-process can obscure origins of the variety

          -i.e. does AAVE resemble AE because of

-common origin in regional British dialect, subsequent divergence?

-origin as English/African Creole, with subsequent decreolization?

 


Modern developments are in tension

          -acrolect has high status

          -basilect signals identity

 

Choice illustrated by two Black Harlem Renaissance poets

-Countee Cullen mastered the standard, imitated Milton and Keats

                    -his blackness an impediment like Milton’s blindness

-Langston Hughes: embraced black identity by not assimilating

 

Do Creoles ever rise in status / expand in function?

-Jamaican situation interesting

 

Linguistic study of Creoles, esp from the 50s onward, helps give them status

          -Dictionary of Jamaican English 1967

                    -spelling quite stabilized

-with the Manley government in the 70s, Jamaican English vehicle for export of cultural items like rasta, reggae, dub poetry

-a lot of key cultural figures had university education, but neglected standard English

          -basilect used in radio, tv

                    -pop entertainment

                    -shows with public participation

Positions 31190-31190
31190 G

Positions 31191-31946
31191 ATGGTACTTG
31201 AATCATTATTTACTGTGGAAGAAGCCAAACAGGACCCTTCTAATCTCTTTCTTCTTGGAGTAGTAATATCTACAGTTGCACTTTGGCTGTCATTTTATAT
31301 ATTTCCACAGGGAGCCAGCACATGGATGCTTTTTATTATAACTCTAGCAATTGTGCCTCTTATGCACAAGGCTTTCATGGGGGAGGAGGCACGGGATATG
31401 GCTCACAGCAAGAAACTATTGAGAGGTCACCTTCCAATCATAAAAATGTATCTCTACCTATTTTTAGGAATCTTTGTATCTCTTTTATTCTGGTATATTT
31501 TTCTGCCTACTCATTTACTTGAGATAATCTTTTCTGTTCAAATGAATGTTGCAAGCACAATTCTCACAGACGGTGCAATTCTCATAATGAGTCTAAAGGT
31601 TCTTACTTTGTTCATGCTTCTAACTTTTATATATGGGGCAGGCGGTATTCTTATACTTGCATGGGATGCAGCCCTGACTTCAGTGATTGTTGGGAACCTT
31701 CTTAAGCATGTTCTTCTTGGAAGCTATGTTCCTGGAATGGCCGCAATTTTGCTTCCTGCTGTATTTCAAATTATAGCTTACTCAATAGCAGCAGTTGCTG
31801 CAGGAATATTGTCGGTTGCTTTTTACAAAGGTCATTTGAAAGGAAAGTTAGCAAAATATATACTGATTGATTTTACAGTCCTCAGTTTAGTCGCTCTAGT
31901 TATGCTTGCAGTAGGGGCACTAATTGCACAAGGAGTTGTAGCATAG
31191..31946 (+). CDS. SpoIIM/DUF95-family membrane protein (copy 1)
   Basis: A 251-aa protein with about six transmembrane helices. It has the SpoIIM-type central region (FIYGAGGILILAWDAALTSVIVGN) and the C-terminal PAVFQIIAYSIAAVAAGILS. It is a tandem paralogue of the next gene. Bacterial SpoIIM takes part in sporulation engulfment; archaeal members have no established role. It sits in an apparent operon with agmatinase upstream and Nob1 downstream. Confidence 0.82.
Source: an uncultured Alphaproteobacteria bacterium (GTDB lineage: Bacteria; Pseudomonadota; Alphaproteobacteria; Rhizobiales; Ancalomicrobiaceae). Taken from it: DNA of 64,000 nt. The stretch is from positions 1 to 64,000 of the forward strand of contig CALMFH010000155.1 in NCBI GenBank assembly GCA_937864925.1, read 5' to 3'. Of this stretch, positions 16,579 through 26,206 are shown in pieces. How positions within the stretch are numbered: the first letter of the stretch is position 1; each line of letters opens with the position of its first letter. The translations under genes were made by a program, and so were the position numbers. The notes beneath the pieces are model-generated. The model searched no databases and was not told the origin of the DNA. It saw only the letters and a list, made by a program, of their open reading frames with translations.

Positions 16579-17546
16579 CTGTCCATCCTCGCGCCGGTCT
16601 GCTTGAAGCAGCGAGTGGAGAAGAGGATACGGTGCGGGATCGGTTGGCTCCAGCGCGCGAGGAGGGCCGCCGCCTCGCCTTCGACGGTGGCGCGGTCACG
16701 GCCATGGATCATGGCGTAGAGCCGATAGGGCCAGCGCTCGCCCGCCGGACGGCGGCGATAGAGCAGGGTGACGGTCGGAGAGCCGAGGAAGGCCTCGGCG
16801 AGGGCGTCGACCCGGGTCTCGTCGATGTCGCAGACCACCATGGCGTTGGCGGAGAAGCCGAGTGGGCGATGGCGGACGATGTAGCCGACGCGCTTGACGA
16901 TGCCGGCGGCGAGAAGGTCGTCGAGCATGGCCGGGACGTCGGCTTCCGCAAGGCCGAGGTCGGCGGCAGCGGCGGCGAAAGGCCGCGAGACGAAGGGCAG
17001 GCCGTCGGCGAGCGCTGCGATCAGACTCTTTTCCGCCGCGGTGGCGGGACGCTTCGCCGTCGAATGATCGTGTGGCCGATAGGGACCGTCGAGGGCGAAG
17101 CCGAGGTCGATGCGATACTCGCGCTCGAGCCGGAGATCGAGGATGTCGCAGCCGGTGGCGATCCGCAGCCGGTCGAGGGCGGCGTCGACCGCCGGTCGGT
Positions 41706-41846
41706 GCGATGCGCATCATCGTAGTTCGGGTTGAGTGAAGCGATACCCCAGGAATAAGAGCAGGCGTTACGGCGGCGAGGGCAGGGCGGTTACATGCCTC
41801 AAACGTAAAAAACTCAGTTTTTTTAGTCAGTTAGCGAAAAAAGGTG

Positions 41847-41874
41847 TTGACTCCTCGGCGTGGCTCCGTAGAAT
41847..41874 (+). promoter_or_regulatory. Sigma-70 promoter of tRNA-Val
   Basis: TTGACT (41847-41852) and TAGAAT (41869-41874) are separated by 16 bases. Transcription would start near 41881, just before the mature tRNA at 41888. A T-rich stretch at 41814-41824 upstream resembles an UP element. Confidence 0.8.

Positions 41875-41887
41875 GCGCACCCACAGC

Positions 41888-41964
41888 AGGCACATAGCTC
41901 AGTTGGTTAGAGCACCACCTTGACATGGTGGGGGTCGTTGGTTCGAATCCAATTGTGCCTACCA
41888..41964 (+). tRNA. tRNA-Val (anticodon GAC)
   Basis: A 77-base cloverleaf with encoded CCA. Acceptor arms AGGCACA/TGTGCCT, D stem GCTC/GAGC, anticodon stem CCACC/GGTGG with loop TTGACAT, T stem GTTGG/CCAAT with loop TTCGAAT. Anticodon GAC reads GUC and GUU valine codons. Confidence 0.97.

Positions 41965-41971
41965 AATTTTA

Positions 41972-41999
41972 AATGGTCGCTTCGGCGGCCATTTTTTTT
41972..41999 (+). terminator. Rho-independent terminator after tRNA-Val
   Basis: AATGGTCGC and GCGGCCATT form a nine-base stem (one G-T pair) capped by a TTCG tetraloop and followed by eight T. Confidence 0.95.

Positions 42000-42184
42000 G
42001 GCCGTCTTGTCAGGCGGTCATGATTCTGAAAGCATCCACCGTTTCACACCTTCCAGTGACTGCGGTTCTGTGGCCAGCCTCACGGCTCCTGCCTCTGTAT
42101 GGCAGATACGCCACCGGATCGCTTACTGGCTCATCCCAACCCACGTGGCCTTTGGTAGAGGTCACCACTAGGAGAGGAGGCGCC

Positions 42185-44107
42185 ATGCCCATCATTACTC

-advertisements

                             -but the news mostly in standard English

-and in newspapers, basilect usually in specific sections

 

A real issue for Creole to get written down

          -spelling conventions not settled

-like Chaucer writing in English rather than French or Latin or ME

                    -uncodified, variable

 

Real test of a creole’s social value: whether it’s used in non-literary, professional functions (poetry safe)

          -education system

          -law courts

-do defendants speak Creole or halting standard English?

          -road signs: “KIP LEF” (not)

 

Summary

 

-pidgins and Creoles long neglected by academics because they weren’t regarded as ‘real’ languages

-non-linguistically, raise complicated political questions, esp ones concerned with national, social, and economic development and transition into post-colonial societies

-now highly significant for general linguistics

          -language acquisition

          -language change

          -language universals

-definitions as presented here are no longer workable

-just one example: many ‘pidgins’, although the native language of none or few, are used extensively (e.g. West African Pidgin English)

-debates about classifying (e.g.) contact varieties like Singapore English